Glencairn Methodist Church
Last Chance Saloon?
"Last Chance Saloon" was the name given in the USA to any bar that was the last one for a considerable distance alone the road. I suppose a bit like notices on motorways - "Last petrol for 300 miles". But it is also used metaphorically to describe situations thought to be the last opportunity for success.
The Gospel reading for the 3rd Sunday in Lent (3rd March) contains this parable of Jesus:
New International Version - UK (NIVUK)
6 Then he told this parable: ‘A man had a fig-tree growing in his vineyard, and he went to look for fruit on it but did not find any. 7 So he said to the man who took care of the vineyard, “For three years now I’ve been coming to look for fruit on this fig-tree and haven’t found any. Cut it down! Why should it use up the soil?”
8 ‘“Sir,” the man replied, “leave it alone for one more year, and I’ll dig round it and fertilise it. 9 If it bears fruit next year, fine! If not, then cut it down.”’
This fig tree was highly favoured. It had taken root in a vineyard and so had access to rich soil, water when needed and a gardener. But yet it was not living up to expectations, and the owner of the vineyard was non too pleased. "This tree", he says, "is taking up valuable space and is not producing any fruit." After three years he was so exasperated that he said, "Cut it down!" But the gardener, who probably had some affection for the tree, pleaded with the owner to give it one more year and he would pamper it for the year to see if it could be saved.. This tree was in its Last Chance Saloon.
Of course, this is a parable, and Jesus was really talking about people. Many people are in their Last Chance Saloon. So what lessons can we learn from the parable. William Barclay, in his Daily Study Bible – Luke, suggests four lessons:
1. "Uselessness invites disaster". The theory of Evolution by Natural Selection seems to be to be pretty good at describing God's wonderful creation of living things, the great diversity of life, and why species survive, or die out, or change and adapt. I don't want to discuss Evolution here, but the theory clearly shows that things that are useless soon die out. So we need to consider what we are doing with the "talents" God has given us. Whether you are a ten talent person or a one talent person, we should seek to make use of what we have been given to the best of our ability to advance the Kingdom of God. There will be times though when we find ourselves in a situation when all we can say about ourselves is, "God I am so useless!" When that happens still remember that you are very precious to God and are loved dearly by God. Ask for grace to do just whatever we can to be useful. Circumstances, suffering, injury, illness or simply too many birthdays will reduce our capacity to do things. Continue to pray; that is a most useful thing to do.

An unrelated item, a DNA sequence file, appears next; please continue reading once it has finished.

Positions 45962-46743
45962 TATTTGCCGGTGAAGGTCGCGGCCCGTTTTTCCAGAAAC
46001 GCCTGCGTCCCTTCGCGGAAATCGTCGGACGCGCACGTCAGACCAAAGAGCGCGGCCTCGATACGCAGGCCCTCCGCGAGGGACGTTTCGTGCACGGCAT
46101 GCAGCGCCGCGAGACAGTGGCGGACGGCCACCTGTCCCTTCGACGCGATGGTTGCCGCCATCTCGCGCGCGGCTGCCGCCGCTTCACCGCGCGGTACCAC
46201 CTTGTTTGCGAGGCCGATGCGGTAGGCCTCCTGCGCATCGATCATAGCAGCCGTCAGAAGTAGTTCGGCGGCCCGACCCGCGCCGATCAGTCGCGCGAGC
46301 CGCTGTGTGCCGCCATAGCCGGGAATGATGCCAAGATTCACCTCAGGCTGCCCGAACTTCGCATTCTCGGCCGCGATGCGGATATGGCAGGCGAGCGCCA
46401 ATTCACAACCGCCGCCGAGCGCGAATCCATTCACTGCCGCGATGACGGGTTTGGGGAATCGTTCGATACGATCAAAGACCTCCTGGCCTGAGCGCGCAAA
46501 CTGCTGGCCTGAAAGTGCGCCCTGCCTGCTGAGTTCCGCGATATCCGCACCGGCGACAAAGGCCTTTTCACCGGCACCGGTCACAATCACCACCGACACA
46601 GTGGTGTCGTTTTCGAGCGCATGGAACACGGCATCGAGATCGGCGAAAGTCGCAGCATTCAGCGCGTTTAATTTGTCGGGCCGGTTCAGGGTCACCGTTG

2. "Nothing which only takes can survive". The fig tree took nutrients from the soil but did not give anything back. So it is with us. If we continually take out more than we give back - to society in general, to our families and communities, and to God then our "debt to life" gets bigger and bigger. We should strive to make the world a better place to pass on to future generations. Following advice from Abraham Lincoln, wherever we can, we should "pluck a weed and plant a flower".
3. "The gospel of the second chance". The fig tree should have flowered within the three years, but it didn't. Nevertheless it was given a second chance. Jesus gives his followers chance after chance after chance. Peter was given a second chance after his triple denial. Mark the travelling companion of Paul and Barnabas left them on their first journey together and went home. Barnabas gave him a second chance and that young man gave us the earliest Gospel we have. Paul himself was given a second chance. After months spent persecuting the Church, he encountered Jesus and became a great apostle and teacher, giving us a large part of the New Testament. Jesus told us to forgive others "seventy times seven", that is time after time after time, because this is what God does for us. As humans we continue to mess things up, even when we are trying with the help of God to do better. But we must continue to try to do better, we must want to do better, and we should not "play on" God's infinite love, because---
4. "There is a final chance". If we sin and don't acknowledge it to ourselves, we fool ourselves into believing that we are not sinning, and then the sinning becomes habitual and before long we have cut God out of our life completely. We do the cutting off, not God. At that stage we really are in the Last Chance Saloon. Don't let that happen to you!
1st March 2013
NOTE - Previous "Monthly Messages" are archived at http://glencairn.connor.anglican.org/previousmessages.htm